For over a decade, the AIDS monument has anchored the work of the organization in the community. What began as a local community project, has blossomed into the first publicly funded AIDS monument in the nation.
The Wall Las Memorias AIDS monument was designed by architect David Angelo and public artist Robin Brailsford.
A community advisory board selected the site in 1993, based upon its rich cultural and artistic history with the Latino community and it’s proximity to the local AIDS Treatment Center at County USC Hospital, the Rand Schrader AIDS Clinic.
The Wall Las-Memorias Project was designed as a Quetzalcoatl serpent, an Aztec symbol for rebirth. Consisting of eight wall panels, six murals depicting life with AIDS in the Latino community and two granite panels that contain the names of individuals who have died from AIDS. The monument also includes a serene park setting with benches and an archway set in garden areas for personal meditation. The total size of the monument is about 9,000 square ft, with half of this area being developed as new landscaping.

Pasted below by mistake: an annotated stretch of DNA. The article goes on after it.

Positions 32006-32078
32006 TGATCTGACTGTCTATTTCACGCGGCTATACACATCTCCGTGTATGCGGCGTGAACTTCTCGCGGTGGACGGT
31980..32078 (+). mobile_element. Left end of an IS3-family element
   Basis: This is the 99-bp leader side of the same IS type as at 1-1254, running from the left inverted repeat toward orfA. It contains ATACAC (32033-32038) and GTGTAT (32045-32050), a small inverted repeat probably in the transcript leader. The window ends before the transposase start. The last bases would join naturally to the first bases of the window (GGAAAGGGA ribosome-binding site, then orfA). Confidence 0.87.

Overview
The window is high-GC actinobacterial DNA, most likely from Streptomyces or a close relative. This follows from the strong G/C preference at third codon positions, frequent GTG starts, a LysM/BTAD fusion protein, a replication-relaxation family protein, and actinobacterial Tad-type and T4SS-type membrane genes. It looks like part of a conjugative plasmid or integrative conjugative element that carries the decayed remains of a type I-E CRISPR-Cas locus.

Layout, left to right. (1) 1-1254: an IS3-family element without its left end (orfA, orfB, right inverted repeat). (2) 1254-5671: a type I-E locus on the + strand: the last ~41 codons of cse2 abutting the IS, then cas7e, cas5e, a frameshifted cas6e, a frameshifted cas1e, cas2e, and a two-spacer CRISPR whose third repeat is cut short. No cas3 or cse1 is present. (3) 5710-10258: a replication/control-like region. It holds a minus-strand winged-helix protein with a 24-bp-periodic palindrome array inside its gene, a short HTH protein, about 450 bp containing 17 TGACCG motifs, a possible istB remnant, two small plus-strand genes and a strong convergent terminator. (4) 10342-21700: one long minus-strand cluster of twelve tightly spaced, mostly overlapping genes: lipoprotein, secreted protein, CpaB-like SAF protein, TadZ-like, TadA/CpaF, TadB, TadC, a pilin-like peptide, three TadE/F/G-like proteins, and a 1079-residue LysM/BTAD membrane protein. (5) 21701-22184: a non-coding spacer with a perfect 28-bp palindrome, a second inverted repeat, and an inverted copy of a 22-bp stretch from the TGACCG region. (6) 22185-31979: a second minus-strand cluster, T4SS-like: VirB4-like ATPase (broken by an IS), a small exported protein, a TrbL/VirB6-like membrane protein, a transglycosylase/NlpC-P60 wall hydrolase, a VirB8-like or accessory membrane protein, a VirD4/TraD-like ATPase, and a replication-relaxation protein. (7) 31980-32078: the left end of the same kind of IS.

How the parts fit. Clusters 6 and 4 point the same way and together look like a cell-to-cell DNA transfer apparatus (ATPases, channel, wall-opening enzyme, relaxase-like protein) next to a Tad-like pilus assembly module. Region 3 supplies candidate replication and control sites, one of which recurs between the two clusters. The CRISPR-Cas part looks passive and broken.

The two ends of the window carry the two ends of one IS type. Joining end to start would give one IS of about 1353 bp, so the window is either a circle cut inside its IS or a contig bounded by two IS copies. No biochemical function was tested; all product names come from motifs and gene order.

The cost of the AIDS monument is $700,000 and made possible by the State of California through the leadership of State Senator Gilbert Cedillo and the City of Los Angeles. To ensure the future upkeep of the monument, the agency has created an endowment fund to cover the cost of the maintenance. In addition, a community advisory board will be established to monitor the site and the needs of the monument at Lincoln Park.
Though the focus of the AIDS awareness campaign is targeted to the Latino community, the names submission process is open to everyone.
New names will be added on an annual basis with their unveiling at a special ceremony on
World AIDS Day, December 1st.